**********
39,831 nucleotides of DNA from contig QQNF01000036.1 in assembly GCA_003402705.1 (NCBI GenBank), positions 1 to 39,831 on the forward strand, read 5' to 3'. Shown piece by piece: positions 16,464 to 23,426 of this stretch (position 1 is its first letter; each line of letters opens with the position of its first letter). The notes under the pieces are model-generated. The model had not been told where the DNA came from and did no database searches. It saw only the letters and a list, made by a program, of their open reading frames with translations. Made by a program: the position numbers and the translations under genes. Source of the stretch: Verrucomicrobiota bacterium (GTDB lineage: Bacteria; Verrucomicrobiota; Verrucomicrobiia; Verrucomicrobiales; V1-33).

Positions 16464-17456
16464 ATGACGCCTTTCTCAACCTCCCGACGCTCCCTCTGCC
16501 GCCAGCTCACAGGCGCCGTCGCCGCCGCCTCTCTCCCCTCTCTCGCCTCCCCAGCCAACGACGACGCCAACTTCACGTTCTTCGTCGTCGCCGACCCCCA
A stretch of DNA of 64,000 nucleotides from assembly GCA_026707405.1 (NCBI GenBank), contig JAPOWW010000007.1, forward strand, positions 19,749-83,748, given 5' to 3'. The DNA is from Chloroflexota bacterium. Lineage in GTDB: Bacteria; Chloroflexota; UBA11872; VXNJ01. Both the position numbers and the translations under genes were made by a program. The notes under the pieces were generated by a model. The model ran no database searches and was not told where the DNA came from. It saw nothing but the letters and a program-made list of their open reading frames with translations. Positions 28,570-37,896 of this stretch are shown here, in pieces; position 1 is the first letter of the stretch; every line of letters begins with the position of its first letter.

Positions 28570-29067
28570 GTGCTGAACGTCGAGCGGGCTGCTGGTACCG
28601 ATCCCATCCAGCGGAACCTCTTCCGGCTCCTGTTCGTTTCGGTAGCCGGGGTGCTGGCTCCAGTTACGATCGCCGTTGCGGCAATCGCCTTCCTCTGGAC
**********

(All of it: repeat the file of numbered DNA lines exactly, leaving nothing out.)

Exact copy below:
39,831 nucleotides of DNA from contig QQNF01000036.1 in assembly GCA_003402705.1 (NCBI GenBank), positions 1 to 39,831 on the forward strand, read 5' to 3'. Shown piece by piece: positions 16,464 to 23,426 of this stretch (position 1 is its first letter; each line of letters opens with the position of its first letter). The notes under the pieces are model-generated. The model had not been told where the DNA came from and did no database searches. It saw only the letters and a list, made by a program, of their open reading frames with translations. Made by a program: the position numbers and the translations under genes. Source of the stretch: Verrucomicrobiota bacterium (GTDB lineage: Bacteria; Verrucomicrobiota; Verrucomicrobiia; Verrucomicrobiales; V1-33).

Positions 16464-17456
16464 ATGACGCCTTTCTCAACCTCCCGACGCTCCCTCTGCC
16501 GCCAGCTCACAGGCGCCGTCGCCGCCGCCTCTCTCCCCTCTCTCGCCTCCCCAGCCAACGACGACGCCAACTTCACGTTCTTCGTCGTCGCCGACCCCCA
A stretch of DNA of 64,000 nucleotides from assembly GCA_026707405.1 (NCBI GenBank), contig JAPOWW010000007.1, forward strand, positions 19,749-83,748, given 5' to 3'. The DNA is from Chloroflexota bacterium. Lineage in GTDB: Bacteria; Chloroflexota; UBA11872; VXNJ01. Both the position numbers and the translations under genes were made by a program. The notes under the pieces were generated by a model. The model ran no database searches and was not told where the DNA came from. It saw nothing but the letters and a program-made list of their open reading frames with translations. Positions 28,570-37,896 of this stretch are shown here, in pieces; position 1 is the first letter of the stretch; every line of letters begins with the position of its first letter.

Positions 28570-29067
28570 GTGCTGAACGTCGAGCGGGCTGCTGGTACCG
28601 ATCCCATCCAGCGGAACCTCTTCCGGCTCCTGTTCGTTTCGGTAGCCGGGGTGCTGGCTCCAGTTACGATCGCCGTTGCGGCAATCGCCTTCCTCTGGAC